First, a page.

‘The research will determine the risks posed to such different groups of people by exposure to aflatoxin-contaminated milk. The project has been funded by the government of Finland.

‘Aflatoxin poisoning is produced by fungi Aspergillus, which infests grains such as maize and sorghum that have been badly stored under high moisture content. Consequently, the resultant contaminated feed leads to poisons getting into milk.

The presence of these toxins in food can harm human health and can be lethal in high doses. Kenya is among the world’s hotspots for aflatoxin-related deaths. . . .

‘Research conducted between February 2006 and March 2007 by the Department of Public Health Pharmacology and Toxicology at the University of Nairobi indicated high levels of aflatoxin B1 and M1 in samples of commercial feeds and milk respectively. . . .

‘In conclusion, the researchers, E. Kangeth’e and K. Langa’t, observed that there was the need to create awareness and establish routine monitoring of animal feeds and milk to reduce animal and consequently human response.’

Read the whole article by Mwangi Mumero in African Farming and Food ProcessingILRI research project to address milk poisoning in Kenya, 25 Feb 2014.

Read other news about this project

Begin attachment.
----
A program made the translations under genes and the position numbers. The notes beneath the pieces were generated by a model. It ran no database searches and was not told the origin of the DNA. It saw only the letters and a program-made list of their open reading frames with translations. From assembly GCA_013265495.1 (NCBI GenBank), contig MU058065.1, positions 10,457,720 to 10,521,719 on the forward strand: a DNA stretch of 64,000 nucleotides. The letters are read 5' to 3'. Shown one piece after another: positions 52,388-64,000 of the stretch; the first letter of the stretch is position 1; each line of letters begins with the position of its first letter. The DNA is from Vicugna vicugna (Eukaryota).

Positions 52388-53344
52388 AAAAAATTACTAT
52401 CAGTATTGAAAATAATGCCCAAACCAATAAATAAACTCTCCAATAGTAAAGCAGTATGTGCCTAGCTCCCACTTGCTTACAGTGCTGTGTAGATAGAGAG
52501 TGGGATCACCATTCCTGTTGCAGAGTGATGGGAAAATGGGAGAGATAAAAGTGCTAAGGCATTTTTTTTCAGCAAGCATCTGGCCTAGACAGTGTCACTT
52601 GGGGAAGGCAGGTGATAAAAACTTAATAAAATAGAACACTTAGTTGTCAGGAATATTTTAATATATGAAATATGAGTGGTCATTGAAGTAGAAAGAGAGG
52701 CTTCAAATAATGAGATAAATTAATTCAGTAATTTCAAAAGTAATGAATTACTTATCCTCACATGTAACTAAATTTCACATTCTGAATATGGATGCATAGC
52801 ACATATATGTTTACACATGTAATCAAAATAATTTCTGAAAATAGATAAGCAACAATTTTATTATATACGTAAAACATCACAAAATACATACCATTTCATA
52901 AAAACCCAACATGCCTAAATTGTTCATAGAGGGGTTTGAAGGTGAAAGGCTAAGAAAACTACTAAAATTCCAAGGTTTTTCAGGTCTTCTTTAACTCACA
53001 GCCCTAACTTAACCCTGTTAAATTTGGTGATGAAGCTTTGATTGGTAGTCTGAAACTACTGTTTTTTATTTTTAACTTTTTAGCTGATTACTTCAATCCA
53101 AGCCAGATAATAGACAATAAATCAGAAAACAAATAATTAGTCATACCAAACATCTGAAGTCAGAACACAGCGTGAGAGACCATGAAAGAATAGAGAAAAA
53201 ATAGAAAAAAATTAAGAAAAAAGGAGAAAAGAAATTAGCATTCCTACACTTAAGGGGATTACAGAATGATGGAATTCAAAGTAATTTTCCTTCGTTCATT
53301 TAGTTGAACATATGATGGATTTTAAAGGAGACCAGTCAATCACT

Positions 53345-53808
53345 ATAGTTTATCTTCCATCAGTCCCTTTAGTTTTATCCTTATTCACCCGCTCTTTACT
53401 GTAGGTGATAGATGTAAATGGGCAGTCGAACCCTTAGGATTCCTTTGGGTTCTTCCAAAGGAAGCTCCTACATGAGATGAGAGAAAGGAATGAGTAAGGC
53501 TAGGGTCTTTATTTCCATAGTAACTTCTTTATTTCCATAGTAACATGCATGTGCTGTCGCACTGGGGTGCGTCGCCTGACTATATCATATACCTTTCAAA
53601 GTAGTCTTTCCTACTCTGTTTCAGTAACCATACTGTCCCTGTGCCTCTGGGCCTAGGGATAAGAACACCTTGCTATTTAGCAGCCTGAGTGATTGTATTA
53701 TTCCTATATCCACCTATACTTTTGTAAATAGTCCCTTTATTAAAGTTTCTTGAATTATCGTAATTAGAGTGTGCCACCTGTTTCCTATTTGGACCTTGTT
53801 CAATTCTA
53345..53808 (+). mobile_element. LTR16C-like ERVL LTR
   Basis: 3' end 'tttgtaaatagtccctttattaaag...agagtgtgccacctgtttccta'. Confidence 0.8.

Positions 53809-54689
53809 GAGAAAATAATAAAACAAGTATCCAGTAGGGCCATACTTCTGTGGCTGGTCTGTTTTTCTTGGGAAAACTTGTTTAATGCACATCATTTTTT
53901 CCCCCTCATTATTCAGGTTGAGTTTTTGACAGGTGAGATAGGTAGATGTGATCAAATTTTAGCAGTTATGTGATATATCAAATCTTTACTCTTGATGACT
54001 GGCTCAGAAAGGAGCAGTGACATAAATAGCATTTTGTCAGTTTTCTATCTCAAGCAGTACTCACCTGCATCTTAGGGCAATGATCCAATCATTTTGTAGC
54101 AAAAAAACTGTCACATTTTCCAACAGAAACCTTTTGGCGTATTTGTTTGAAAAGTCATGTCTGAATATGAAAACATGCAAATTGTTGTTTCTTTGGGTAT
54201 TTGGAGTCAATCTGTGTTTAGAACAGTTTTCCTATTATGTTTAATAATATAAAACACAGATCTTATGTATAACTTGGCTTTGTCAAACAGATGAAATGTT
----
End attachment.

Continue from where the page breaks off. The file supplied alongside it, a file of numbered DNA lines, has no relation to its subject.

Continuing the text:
ILRI News Blog: ‘Bio-control’=effective control of aflatoxins poisoning Kenya’s staple food crops, 13 Feb 2014
ILRI News Blog: Dairy feed to reduce aflatoxin contamination in Kenya’s milk, 11 Feb 2014
ILRI News Blog: Australia-funded research fights aflatoxin contamination in East African foods, 6 Feb 2014
ILRI News Blog: Reducing aflatoxins in Kenya’s food chains: Filmed highlights from an ILRI media briefing, 18 Dec 2013
SciDevNet: Fungus strains, new tools ‘could help fight aflatoxins’, 6 Dec 2013
IRIN: How to stop a deadly fungus affecting billions, 25 Nov 2013
Daily Nation: Scientists develop research platform to fight aflatoxin, 25 Nov 2013

ILRI Media Briefs
Strengthening regional research capacity to improve food safety, ILRI Media Briefing 7, Nov 2013
Biological control of aflatoxins: Outcompeting harmful aflatoxin producers, ILRI Media Briefing 6, Nov 2013
Safer food through risk reduction of mycotoxins within the feed-dairy chain in Kenya—MyDairy, ILRI Media Briefing 5

IFPRI -2020-Agriculture for Nutrition and Health Briefs
Read a series of 19 briefs released Nov 2013 by the International Food Policy Research Institute (IFPRI) and its 2020 Vision initiative jointly with the CGIAR Research Program on Agriculture for Health and Nutrition (A4NH), which is led by IFPRI, with a component on Agriculture-Associated Diseases led by Delia Grace, of ILRI. Grace co-edited the series of briefs, co-authored the overview (Tackling Aflatoxins) and wrote the brief on Animals and Aflatoxins. Two other ILRI scientists, Jagger Harvey and Benoit Gnonlonfin, of the Biosciences eastern and central Africa-ILRI Hub, in Nairobi, Kenya, are two of the authors of the brief on Improving Diagnostics for Aflatoxin Detection.